Black Alumni Chapter Spotlight - Willard Jenkins, ’73

A Lifelong Love of Jazz

Kent State graduate serves as artistic director of DC jazzfest

Since his days as an undergraduate student at Kent State University, one might say jazz has been the soundtrack of Willard Jenkins’, ’73, life.  

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Photo of Willard Jenkins, ’73

Jazz was likely playing as he penned his jazz column for the Black Watch (now Uhuru Magazine) and as he and fellow student activists rapped about and planned demonstrations in support of issues important to Black students and against U.S. involvement in the Vietnam War. While his undergraduate degree is in sociology, his love for jazz has helped shape his career.  

Jenkins, a member of Omega Psi Phi Fraternity, Inc., has been at the center of the DC JazzFest as artistic director since 2015. This year, the 18th annual JazzFest welcomed Kent State alumni to enjoy the sounds, sights and flavors of jazz in Washington, D.C. Jenkins and his team started planning the talent lineup and operations for the festival last year.  They were particularly excited to welcome KSU alumni and all jazz fans back to the city after COVID-related restrictions were in place for the past two years.

“One of the ongoing levels of excitement is the fact that we are a truly international festival – that is incumbent upon us because we are based here in the nation’s capital,” Jenkins said. “That aspect of the festival is very appealing to me personally because jazz is an international language.”

The festival lasted from Wednesday, Aug. 31, to Sunday, Sept. 4, at sites across the nation’s capital, including the Wharf, a new multi-use entertainment and recreation complex along the Potomac River. Musicians from near and far graced the festival's new home, Arena Stage,, including legendary vocalist Dianne Reeves, Latin big band The Mambo Legends Orchestra, Grammy Award-winning jazz bassist Christian McBride & Inside Straight, jazz violinist Regina Carter and The Chien Chien Lu Quintet from China.

Jenkins was also proud that the festival gave local musicians opportunities to showcase their talents at various locations in the community through a series called Jazz in the Hoods.

“We reflect the fact that we live in the DMV (DC-Maryland-Virginia), which is rich with resident jazz talent,” Jenkins said. “We do our best to find places for our resident artists as well.” 

Jazz in the Hoods performances took place at Tacoma station in Northwest Washington, Southeast Washington’s Anacostia neighborhood, the Eaton Hotel and on Capitol Hill downtown, all leading up to the main events Sept. 3-4 at the Wharf.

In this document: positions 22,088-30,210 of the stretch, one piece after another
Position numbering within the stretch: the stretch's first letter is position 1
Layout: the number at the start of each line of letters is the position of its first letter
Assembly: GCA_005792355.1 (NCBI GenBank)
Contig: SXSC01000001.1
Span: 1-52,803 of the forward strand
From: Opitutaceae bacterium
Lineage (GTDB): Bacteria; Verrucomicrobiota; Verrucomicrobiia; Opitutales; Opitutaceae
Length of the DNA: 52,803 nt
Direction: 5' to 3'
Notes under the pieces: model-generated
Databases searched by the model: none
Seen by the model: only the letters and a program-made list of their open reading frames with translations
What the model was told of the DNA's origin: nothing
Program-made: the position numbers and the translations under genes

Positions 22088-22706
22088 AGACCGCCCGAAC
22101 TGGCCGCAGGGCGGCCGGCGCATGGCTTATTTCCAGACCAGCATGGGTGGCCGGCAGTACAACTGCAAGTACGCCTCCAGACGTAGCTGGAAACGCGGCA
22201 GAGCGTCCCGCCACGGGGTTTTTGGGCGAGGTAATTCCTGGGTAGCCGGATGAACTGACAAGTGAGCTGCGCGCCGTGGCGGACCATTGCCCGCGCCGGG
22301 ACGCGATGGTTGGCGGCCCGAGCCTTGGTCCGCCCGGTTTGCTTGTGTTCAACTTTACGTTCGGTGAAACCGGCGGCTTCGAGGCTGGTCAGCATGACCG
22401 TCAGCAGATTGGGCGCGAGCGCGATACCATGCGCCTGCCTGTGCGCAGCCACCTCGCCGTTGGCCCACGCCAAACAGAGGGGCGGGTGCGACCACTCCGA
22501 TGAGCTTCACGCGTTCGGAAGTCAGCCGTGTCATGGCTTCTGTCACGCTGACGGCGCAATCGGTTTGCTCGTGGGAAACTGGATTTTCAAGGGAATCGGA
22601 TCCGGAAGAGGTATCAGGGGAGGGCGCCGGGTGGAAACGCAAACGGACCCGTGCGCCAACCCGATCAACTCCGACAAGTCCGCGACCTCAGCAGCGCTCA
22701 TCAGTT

Because the festival was in D.C., Jenkins wanted to pay homage to Washington’s own Go-Go music. The festival closed with a tribute to Chuck Brown, known as the godfather of Go-Go, with a performance by his original band members.

Jenkins has had a strong relationship with jazz that extends beyond his tenure as the festival’s artistic director. In Cleveland, he worked as a professional jazz critic and was a part of the founding executive team of the Tri-C Jazz Fest, where he spent 18 years as the artistic director.

“When I returned to Cleveland to start my professional career, I got an opportunity to write for the Plain Dealer, and I also wrote for various national and international publications,” he said. “During my years in Cleveland, I gathered together a group of people who founded Northeast Ohio Jazz Society, which presented concerts and performances around the Cleveland community.”

As a jazz journalist, Jenkins admits he is concerned about a lack of young and emerging Black jazz critics – a point he covers in his pending book, “Ain’t But a Few of Us: Black Music Writers Tell Their Story.”

“The book is a series of interviews with African Americans who have written about jazz. The number of African Americans who have written about jazz versus those who have been innovators of jazz music is quite small.” Jenkins said. “This book was not an opportunity to have a public gripe session, but a chance to interview Black writers about their experiences covering this music and how race may have played a part in those experiences.”

POSTED: Monday, September 26, 2022 02:56 PM
UPDATED: Friday, May 24, 2024 06:44 AM